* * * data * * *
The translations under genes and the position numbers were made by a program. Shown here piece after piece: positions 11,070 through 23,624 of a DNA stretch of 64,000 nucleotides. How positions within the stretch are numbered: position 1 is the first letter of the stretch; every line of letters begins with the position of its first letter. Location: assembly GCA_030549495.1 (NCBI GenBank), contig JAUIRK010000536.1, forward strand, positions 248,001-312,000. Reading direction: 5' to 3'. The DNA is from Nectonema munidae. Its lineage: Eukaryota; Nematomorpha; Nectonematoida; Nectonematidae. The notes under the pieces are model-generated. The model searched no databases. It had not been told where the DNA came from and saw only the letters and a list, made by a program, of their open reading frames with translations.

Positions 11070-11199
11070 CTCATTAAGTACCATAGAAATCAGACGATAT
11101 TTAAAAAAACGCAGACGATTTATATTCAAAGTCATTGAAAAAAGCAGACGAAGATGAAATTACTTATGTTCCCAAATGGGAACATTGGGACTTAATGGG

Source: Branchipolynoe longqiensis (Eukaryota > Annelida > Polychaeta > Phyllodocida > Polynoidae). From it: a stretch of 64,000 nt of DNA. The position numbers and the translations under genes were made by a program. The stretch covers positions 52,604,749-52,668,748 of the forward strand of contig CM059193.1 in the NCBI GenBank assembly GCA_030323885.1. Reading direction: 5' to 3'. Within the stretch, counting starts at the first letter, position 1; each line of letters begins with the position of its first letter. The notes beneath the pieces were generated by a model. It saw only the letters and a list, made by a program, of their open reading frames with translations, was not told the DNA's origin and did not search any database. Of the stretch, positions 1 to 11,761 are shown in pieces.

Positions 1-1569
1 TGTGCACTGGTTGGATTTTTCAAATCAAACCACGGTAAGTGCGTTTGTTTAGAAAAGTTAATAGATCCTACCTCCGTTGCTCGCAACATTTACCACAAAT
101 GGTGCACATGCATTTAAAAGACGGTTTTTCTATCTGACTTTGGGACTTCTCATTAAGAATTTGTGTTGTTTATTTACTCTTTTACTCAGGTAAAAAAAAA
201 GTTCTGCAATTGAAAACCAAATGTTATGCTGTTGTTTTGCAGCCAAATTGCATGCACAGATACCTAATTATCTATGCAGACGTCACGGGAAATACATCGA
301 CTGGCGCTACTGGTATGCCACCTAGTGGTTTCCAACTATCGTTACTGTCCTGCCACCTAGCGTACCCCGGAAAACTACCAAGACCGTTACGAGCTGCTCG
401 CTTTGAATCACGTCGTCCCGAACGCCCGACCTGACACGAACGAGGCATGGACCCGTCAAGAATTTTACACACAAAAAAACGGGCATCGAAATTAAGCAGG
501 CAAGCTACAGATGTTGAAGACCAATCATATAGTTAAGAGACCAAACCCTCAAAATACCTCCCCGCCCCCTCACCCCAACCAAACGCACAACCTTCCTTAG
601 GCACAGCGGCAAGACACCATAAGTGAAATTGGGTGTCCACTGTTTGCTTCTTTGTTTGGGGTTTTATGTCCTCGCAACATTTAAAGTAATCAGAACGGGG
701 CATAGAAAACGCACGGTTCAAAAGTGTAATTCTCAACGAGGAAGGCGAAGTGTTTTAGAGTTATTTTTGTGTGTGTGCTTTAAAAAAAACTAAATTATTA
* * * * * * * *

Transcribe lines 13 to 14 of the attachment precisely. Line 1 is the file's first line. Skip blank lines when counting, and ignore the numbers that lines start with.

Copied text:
601 GCACAGCGGCAAGACACCATAAGTGAAATTGGGTGTCCACTGTTTGCTTCTTTGTTTGGGGTTTTATGTCCTCGCAACATTTAAAGTAATCAGAACGGGG
701 CATAGAAAACGCACGGTTCAAAAGTGTAATTCTCAACGAGGAAGGCGAAGTGTTTTAGAGTTATTTTTGTGTGTGTGCTTTAAAAAAAACTAAATTATTA